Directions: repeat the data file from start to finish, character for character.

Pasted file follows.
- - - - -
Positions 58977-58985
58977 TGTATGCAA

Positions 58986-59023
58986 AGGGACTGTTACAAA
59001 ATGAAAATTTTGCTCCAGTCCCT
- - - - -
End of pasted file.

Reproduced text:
Positions 58977-58985
58977 TGTATGCAA

Positions 58986-59023
58986 AGGGACTGTTACAAA
59001 ATGAAAATTTTGCTCCAGTCCCT